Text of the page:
what do i do??

dimaris5 months ago

Hi Amanda, I made your signal generator.

Why then the output signal from the LM386 truncated vertices, in what could be the reason? Arduino itself gives the right signal and this signal LM386 spoils.

jasper5005 months ago

Hi Amanda, I see that you have an amazing 20,000 values for the sine function. Since you only have an 8-bit DAC with 256 levels, is this actually necessary. Can you explain how this adds resolution?

jasper5005 months ago

Am I right in thinking that because the frequency is set by reading the voltage at one of the analogue inputs, that there will only be 1024 steps in frequency between 1Hz and 50Khz? Is there anyway of being able to set the frequency in code?

lopsan9316 months ago

any suggestions of how to implement a LCD displaying the frecuency ***FREQUENCY METER**

JoshS26 months ago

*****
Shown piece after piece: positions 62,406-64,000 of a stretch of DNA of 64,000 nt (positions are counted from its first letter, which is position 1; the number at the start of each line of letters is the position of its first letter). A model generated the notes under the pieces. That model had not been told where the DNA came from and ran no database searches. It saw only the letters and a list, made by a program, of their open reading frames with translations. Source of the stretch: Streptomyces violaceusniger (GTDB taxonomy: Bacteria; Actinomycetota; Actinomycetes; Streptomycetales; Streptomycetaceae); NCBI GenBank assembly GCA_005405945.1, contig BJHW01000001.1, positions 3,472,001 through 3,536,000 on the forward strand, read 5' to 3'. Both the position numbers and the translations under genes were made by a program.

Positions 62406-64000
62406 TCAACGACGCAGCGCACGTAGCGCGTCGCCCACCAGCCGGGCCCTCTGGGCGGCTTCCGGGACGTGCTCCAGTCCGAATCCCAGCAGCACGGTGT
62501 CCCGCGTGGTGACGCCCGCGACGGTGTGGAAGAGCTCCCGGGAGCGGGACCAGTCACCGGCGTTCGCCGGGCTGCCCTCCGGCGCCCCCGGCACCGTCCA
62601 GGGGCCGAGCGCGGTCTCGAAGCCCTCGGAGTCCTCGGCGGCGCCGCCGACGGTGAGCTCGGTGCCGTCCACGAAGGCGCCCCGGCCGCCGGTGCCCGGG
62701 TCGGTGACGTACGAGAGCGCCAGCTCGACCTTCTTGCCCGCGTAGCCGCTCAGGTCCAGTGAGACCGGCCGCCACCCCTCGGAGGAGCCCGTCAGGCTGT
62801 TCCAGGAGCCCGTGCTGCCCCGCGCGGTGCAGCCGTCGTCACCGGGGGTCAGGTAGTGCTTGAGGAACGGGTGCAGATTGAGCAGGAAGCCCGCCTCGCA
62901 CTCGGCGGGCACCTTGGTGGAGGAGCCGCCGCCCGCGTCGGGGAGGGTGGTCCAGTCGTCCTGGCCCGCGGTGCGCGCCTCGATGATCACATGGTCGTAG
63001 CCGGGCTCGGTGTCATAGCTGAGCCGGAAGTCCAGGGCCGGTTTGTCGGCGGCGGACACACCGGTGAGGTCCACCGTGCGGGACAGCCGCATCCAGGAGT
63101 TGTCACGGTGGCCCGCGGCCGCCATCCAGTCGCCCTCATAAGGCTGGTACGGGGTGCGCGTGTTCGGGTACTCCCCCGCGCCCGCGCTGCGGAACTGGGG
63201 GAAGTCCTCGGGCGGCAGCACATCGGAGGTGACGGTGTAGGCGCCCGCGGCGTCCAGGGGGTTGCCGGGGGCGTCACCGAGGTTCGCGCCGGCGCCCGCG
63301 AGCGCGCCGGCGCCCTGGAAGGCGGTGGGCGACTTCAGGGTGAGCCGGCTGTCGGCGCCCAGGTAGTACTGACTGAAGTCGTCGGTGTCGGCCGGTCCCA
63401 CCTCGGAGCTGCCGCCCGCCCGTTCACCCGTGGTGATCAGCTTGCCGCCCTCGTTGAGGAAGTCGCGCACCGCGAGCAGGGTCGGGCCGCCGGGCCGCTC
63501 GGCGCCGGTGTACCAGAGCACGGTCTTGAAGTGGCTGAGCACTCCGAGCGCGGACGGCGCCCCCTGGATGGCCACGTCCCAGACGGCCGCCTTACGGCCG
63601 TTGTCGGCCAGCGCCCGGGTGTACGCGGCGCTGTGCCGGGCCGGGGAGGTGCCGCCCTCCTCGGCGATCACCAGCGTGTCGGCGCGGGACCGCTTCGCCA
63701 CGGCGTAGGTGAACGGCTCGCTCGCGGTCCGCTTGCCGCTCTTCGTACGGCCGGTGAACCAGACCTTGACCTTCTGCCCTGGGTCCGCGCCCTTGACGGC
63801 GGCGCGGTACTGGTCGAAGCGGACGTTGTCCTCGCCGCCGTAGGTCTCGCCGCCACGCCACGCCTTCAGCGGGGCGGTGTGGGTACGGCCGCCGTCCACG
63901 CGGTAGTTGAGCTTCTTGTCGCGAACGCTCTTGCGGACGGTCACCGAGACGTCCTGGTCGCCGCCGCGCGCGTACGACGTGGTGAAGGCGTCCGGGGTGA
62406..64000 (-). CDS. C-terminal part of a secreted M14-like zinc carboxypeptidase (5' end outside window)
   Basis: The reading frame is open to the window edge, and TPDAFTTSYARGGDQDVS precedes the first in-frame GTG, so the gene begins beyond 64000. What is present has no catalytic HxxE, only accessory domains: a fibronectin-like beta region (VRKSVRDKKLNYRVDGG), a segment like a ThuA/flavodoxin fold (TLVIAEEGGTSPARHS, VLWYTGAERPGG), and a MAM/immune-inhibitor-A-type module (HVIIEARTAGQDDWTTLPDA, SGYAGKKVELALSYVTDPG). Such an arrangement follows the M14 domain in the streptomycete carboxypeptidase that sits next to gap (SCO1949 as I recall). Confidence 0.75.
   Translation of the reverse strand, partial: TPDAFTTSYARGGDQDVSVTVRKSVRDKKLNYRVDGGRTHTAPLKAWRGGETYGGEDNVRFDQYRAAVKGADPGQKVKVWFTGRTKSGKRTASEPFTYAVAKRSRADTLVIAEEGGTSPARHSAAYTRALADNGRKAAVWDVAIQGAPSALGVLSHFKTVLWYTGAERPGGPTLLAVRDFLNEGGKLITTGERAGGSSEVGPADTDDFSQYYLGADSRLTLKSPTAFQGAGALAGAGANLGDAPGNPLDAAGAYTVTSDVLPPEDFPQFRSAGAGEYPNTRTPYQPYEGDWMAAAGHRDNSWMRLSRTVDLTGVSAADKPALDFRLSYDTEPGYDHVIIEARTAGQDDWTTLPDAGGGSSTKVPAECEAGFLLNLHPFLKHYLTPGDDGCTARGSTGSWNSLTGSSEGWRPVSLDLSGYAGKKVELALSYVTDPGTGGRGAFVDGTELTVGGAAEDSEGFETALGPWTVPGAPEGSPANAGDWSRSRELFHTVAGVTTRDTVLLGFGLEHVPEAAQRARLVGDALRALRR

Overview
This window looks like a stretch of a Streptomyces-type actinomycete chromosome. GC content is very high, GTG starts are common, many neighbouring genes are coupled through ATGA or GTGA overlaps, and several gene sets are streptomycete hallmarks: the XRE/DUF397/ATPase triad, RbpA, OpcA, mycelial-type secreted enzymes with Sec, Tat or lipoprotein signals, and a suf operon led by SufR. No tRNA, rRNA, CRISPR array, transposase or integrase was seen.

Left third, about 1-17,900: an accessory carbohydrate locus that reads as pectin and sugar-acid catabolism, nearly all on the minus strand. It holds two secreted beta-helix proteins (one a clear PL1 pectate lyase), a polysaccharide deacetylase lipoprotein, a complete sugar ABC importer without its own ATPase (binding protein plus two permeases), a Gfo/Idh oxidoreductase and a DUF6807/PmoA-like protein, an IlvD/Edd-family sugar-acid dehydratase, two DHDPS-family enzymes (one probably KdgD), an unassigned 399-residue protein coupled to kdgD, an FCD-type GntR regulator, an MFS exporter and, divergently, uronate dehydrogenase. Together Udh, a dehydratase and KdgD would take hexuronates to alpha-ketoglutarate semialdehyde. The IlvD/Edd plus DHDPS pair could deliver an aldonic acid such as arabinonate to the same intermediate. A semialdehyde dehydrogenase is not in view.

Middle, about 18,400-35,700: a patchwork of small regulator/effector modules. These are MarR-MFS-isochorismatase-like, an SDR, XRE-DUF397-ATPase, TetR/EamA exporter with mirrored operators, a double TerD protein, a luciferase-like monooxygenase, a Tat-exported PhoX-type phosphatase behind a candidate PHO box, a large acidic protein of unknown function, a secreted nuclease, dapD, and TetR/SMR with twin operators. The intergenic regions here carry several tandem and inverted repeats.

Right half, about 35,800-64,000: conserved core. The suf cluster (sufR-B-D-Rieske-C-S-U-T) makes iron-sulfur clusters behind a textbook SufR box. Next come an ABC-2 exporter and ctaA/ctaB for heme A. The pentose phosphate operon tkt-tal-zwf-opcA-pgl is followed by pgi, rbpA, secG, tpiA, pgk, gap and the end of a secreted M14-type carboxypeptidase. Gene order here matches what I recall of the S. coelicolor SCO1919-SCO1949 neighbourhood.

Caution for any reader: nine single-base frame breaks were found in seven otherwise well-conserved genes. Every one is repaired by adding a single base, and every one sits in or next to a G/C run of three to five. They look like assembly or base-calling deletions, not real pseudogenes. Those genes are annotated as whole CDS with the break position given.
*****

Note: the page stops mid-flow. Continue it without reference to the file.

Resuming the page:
I needed a function generator for testing circuits, but couldn't afford to spend several hundred (or more) dollars. This one worked perfectly. I upgraded a few of the parts (for more accurate gain and frequency, I have a 10-turn potentiometer), and also have an option to connect an external voltage supply instead of using a battery for projects that I know will take a while. Having the 9v battery available for quick access and portability is very nice. I changed the code around just a bit so that the initial waveform is sine instead of square, and to allow a lower frequency (about 15hz). I changed freqTolerance to 1 since I upgraded the pots. I also used an actual switch for power (no reason other than just person preference). I use a lot of other equipment which has banana plug recepticals, so that is what I used here instead of a phone plug for universality. My enclosure is a 6.5" x 4.5" x 2.5" black plastic box. All of my parts, including the enclosure and arduino were purchased on Newark for about $75.